The Oglethorpe counseling center’s mission is to support the personal growth and satisfaction of all students in order to enhance their full participation in the University’s educational experiences. The counseling center provides a variety of services to meet the specific needs of each student. Programs are designed to empower and motivate students to focus on issues relating to health and wellness. The counseling center upholds the Code of Ethics and Conduct of the State Board of Psychologists, based on foundations of confidentiality, integrity, and embracing and affirming differences.
Students come to the counseling center for a wide array of concerns. The most common issues that bring students to counseling are anxiety, depression, and relationship issues (with friends, romantic partners, roommates, professors, parents or others). Other concerns include homesickness or adjustment to college, identity issues, controlling the use of alcohol and other substances, body image or eating problems, sleep disturbance, grief, and low self-confidence. Students may utilize counseling services on campus for a limited number of sessions or be referred out to a specialist for long-term counseling.
The director of counseling services, who is a licensed psychologist, runs the center and coordinates all services. The other therapists are at various stages of completing graduate degrees in psychology. The graduate student therapists are supervised closely by either the director or another licensed mental health professional.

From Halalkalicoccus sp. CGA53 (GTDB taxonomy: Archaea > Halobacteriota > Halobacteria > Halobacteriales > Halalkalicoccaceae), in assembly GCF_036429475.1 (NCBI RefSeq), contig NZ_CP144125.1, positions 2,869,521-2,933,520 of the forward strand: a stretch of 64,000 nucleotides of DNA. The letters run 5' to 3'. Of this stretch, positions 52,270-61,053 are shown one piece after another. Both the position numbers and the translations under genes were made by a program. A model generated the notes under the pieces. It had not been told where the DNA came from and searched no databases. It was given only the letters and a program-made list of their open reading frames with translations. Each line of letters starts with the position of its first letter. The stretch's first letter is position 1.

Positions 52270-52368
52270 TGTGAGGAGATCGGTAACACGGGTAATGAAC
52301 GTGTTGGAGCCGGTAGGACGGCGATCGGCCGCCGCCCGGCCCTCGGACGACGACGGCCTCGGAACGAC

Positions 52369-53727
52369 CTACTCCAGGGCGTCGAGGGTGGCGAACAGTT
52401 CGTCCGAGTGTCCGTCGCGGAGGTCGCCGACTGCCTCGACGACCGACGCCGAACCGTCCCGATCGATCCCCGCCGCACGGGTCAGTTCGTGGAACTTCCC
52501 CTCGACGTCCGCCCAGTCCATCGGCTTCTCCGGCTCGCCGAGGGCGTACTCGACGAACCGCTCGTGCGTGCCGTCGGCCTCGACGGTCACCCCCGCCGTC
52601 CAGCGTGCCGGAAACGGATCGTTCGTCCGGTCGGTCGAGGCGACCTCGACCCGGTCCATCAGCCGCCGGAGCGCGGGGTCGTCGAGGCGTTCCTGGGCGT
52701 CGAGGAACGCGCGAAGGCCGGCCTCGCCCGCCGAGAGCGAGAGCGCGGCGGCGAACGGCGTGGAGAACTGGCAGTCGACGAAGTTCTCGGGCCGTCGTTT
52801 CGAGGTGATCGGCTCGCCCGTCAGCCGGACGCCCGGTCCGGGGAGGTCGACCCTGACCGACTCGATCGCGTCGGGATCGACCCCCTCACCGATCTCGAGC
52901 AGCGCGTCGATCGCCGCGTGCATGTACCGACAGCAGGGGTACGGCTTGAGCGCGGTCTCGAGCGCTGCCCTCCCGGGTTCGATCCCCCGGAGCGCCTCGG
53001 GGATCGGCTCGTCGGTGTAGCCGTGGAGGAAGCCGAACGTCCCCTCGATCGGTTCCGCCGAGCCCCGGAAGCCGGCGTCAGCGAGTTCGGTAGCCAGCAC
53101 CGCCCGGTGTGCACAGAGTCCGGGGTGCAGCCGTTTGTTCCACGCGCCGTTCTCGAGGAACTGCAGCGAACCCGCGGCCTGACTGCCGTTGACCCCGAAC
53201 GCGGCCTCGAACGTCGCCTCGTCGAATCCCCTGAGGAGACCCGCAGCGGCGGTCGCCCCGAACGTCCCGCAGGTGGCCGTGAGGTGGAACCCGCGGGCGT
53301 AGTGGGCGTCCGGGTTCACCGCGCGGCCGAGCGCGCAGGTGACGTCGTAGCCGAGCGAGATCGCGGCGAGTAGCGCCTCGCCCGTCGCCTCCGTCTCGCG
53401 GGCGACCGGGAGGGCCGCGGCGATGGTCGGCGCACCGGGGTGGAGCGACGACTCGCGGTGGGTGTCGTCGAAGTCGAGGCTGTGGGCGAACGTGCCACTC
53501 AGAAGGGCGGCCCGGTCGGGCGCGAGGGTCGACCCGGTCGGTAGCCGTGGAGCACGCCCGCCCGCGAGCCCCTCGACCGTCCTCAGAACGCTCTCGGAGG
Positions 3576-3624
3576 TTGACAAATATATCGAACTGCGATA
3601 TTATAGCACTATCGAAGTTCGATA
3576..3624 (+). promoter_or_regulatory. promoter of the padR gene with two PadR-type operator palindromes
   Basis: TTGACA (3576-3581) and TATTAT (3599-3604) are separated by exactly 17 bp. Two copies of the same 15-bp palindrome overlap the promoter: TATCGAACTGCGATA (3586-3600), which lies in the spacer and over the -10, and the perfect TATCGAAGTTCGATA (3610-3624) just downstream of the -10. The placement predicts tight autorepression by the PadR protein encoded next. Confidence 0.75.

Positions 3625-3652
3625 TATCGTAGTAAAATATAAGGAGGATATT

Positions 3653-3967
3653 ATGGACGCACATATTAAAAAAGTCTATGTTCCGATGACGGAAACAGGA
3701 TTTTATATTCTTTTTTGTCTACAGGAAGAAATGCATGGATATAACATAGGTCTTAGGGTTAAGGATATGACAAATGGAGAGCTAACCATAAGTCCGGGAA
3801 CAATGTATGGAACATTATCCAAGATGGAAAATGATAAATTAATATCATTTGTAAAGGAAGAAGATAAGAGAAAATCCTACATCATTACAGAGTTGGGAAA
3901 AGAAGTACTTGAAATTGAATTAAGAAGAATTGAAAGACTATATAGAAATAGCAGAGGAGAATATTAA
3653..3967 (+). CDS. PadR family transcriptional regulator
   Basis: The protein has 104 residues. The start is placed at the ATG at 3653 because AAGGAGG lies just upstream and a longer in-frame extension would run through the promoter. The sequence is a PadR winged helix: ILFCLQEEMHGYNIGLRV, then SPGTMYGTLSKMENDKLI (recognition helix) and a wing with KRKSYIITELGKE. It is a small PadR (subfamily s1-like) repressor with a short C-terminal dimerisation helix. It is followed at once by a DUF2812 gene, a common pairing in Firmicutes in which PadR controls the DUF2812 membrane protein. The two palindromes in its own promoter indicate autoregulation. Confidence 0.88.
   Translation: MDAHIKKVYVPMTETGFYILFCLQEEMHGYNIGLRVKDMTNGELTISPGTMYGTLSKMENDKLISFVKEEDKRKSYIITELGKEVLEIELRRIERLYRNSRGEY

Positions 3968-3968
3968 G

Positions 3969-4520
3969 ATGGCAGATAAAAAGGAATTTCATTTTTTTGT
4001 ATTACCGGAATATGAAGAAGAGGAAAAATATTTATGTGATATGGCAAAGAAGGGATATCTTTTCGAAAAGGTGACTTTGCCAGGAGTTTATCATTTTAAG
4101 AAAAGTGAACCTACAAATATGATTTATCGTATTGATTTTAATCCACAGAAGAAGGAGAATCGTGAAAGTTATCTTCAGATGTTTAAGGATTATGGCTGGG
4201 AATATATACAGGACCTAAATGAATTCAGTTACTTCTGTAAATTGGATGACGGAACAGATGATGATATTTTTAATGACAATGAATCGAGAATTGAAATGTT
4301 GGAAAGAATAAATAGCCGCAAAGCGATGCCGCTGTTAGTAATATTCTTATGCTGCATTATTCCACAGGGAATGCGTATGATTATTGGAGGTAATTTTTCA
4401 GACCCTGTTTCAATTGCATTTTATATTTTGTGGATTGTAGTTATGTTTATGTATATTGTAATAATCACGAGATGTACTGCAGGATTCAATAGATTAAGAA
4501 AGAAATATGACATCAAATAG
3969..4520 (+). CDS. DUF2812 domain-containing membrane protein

Counseling at Oglethorpe is a collaborative process that involves the development of a unique, confidential, helping relationship. In these relationships, therapists are facilitators who help their clients understand their own feelings, behaviors, relationships with others, and environments more accurately. Students are encouraged to examine their own values and priorities and to make choices that align with these priorities.
- Individual Counseling: The Oglethorpe student meets one-on-one with a mental health therapist to discuss emotional concerns that are interfering with the ability to thrive academically and socially or to maintain a sense of well-being and pleasure. Individual therapy is generally time-limited, although there is no stringent limit on the number of sessions provided.
- Group Counseling: A group of students meets with a counselor regularly (usually weekly) throughout the semester to discuss personal concerns. Group members provide each other support and help coming up with ideas for improving a difficult situation or life challenge. Talking and listening to others also helps put problems in perspective. Members realize they are not alone, that others also struggle. Hearing how others handle situations can help clients develop new strategies for tackling issues. Some groups deal with general concerns and personal growth while others have a more specific focus.